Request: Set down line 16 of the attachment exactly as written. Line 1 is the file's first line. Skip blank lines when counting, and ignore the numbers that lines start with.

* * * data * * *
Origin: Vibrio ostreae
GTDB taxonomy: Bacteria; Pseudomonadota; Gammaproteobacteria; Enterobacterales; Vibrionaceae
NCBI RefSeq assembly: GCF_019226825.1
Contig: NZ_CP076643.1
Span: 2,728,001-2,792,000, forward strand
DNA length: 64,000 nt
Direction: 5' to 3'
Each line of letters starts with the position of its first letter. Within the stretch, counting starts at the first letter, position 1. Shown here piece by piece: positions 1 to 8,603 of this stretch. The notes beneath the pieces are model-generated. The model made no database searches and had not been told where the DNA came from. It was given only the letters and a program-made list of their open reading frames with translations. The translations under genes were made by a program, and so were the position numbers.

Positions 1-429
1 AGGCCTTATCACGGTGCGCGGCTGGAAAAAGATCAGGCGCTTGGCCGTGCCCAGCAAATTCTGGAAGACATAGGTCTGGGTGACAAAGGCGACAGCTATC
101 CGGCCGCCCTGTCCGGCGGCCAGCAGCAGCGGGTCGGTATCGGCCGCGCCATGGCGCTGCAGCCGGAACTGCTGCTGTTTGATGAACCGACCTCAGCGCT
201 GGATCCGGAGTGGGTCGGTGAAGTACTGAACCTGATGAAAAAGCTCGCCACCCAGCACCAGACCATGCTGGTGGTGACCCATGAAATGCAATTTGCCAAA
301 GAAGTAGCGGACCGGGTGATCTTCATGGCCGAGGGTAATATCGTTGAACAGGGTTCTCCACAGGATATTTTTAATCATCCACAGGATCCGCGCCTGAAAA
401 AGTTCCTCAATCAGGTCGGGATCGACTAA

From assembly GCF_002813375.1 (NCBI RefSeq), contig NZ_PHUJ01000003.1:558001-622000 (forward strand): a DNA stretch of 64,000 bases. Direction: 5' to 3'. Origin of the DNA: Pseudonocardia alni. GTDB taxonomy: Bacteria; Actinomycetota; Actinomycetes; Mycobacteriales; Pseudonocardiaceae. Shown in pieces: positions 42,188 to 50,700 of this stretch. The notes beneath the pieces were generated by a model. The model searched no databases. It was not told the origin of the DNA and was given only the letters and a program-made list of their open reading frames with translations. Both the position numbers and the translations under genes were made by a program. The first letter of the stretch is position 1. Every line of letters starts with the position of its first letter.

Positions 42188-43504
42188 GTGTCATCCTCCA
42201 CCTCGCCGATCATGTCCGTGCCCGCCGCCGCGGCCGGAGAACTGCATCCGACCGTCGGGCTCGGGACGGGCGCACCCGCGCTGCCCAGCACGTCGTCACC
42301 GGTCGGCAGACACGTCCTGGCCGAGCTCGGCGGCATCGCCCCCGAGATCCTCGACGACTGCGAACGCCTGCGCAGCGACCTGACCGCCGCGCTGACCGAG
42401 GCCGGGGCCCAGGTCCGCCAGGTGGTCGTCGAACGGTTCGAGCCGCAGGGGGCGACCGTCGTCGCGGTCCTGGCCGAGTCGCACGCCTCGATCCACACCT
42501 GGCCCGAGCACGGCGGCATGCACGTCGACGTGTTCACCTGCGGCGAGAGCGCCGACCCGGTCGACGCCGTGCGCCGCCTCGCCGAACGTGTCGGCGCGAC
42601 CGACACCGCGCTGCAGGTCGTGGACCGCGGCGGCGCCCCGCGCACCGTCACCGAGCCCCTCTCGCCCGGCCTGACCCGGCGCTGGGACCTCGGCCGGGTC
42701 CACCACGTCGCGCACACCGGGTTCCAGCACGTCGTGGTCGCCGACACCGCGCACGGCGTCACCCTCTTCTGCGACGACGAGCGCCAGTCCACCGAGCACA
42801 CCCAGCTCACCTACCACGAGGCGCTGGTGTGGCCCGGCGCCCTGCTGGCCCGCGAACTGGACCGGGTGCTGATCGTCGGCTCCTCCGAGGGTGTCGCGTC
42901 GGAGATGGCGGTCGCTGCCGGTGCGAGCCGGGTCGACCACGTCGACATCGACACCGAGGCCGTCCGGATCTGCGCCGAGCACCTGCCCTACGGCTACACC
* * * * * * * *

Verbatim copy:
Positions 42188-43504